Feature Articles

June 2013

Sumter County Gallery of Art in Sumter, SC, Features Works by Jim Arendt and Elizabeth Brim

The Sumter County Gallery of Art in Sumter, SC, is presenting two solo exhibits including: Jim Arendt: Selvage and Elizabeth Brim: Sewing with Steel, on view through July 5, 2013.

The Sumter County Gallery of Art is proud to present the fiber-based installation works of Jim Arendt. Arendt received his BFA from Kendall College of Art & Design and his MFA with a concentration in painting from the University of South Carolina. He currently serves as Director of the Rebecca Randall Bryan Gallery at Coastal Carolina University in Conway, SC.

As an artist Arendt’s work explores the shifting paradigms of labor and place through narrative figure painting, drawing, prints, fabric and sculpture. The body of work to be shown in Selvage, defined as the edge of woven fabric finished so as to prevent raveling, is influenced by the radical reshaping of the rural and industrial landscapes he grew up in. These life-sized figurative works of family and friends are made by meticulously layering strips of blue denim of different shades. The expressions captured in the faces and the details of the garments, are truly amazing. Through the use of denim, a traditionally working class fabric, Arendt investigates how individual lives are affected by changing economic structures.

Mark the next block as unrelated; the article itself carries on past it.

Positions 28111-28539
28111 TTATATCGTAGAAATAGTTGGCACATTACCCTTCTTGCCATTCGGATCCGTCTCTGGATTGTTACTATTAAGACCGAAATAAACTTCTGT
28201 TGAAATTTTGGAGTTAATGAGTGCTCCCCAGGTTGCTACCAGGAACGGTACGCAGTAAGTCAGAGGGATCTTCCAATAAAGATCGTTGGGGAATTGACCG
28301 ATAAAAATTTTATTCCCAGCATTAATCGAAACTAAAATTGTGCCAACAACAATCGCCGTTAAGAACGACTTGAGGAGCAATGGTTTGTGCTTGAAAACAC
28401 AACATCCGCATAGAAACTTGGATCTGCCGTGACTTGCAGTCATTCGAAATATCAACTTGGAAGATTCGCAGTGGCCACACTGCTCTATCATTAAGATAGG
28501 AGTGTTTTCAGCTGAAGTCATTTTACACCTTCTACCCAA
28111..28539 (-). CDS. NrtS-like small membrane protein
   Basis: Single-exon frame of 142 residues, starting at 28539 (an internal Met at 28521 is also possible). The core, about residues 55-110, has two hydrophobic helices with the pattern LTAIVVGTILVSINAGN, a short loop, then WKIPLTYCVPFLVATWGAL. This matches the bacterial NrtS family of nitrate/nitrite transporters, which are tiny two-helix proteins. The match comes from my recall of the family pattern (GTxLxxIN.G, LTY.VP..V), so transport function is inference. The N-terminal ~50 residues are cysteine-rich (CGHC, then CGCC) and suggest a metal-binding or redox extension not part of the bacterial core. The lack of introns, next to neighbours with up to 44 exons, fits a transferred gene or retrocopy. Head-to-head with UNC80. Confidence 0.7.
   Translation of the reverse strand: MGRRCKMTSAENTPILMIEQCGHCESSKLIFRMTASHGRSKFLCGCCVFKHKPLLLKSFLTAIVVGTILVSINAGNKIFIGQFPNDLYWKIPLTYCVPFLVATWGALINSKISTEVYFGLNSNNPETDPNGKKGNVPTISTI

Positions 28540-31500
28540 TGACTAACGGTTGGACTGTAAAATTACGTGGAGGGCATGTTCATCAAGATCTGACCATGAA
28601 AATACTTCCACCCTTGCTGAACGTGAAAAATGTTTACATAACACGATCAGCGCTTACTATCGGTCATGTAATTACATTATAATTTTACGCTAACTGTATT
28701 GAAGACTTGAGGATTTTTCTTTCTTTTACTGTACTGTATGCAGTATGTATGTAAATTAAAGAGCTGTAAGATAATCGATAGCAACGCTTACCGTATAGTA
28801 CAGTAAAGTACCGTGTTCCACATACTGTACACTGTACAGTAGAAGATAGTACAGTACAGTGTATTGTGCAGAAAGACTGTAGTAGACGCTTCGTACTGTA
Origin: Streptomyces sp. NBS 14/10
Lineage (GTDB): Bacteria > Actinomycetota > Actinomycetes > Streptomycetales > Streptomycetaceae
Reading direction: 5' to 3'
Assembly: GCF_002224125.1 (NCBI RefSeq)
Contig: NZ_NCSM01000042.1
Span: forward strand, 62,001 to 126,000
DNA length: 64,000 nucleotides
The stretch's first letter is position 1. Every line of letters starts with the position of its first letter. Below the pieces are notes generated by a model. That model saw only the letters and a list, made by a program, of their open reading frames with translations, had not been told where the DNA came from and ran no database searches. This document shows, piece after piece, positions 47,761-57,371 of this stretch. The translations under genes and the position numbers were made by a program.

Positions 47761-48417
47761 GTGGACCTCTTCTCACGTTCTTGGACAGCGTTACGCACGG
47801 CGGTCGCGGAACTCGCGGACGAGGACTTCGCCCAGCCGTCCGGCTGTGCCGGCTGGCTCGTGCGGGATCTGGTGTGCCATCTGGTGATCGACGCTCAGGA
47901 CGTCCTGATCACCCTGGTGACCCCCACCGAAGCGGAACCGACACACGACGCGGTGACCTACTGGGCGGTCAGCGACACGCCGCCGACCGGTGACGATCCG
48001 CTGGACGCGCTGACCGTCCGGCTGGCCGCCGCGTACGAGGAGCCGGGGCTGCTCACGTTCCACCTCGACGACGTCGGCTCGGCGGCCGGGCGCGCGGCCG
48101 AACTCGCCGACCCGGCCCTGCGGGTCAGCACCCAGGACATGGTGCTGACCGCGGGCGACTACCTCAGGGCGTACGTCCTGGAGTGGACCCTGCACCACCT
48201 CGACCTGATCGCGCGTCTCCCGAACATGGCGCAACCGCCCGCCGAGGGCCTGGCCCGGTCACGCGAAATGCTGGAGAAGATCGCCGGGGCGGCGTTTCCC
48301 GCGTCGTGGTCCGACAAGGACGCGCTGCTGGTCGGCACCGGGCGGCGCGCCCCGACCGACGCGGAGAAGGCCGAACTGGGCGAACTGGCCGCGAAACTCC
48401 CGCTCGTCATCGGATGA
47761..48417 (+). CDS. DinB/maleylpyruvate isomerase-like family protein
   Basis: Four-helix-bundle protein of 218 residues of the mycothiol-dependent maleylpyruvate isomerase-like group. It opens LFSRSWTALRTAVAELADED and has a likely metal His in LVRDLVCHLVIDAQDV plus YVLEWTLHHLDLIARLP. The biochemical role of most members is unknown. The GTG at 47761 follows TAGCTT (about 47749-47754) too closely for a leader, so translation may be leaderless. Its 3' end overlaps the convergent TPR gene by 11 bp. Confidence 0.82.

Arendt’s work has been exhibited nationally and internationally in numerous group and solo exhibitions. Recently, his work was awarded Best in Show at Hub-Bub Gallery’s Emerging Carolina, in Spartanburg, SC, and was included in the South Carolina Biennial and the 701 CCA Prize 2012 at 701 Center for Contemporary Art in Columbia, SC. His work will also be included in Fiberarts International 2013 in Pittsburgh, PA, and the 2013 Textile Biennial in the Netherlands.

Frank McCauley, SCGA curator stated, “If you followed the ambitious visual art festival - “Artfields” in Lake City, SC, that ended two weeks ago, Arendt’s piece Jamie won the $50,000 grand prize. It was selected out of 400 artists from 9 Southeastern states. We had scheduled Arendt to show at the gallery a year ago.”

Arendt offered the following artist statement: “Art is labor made visible. The order, planning and execution of art making serves as a metaphor for the labor undertaken on my family’s farm. The land bound us to it and to one another. Labor became a tangible expression of our hopes. Art making is a way for me to echo the cycles of seasonal death, unemployment, natural disasters, and loss I’ve encountered. The physical labor involved in the creation of these pieces mirrors the work I engaged in with my family. The scale and application of materials evokes in me memories of the time when there was promise for our endeavor. My material choice seeks to create a greater relevancy between content and form. Denim was created to be abused, worn out, patched, stained and burnt through with hot sparks. Its characteristics are mirrored in the individuals I choose to represent.”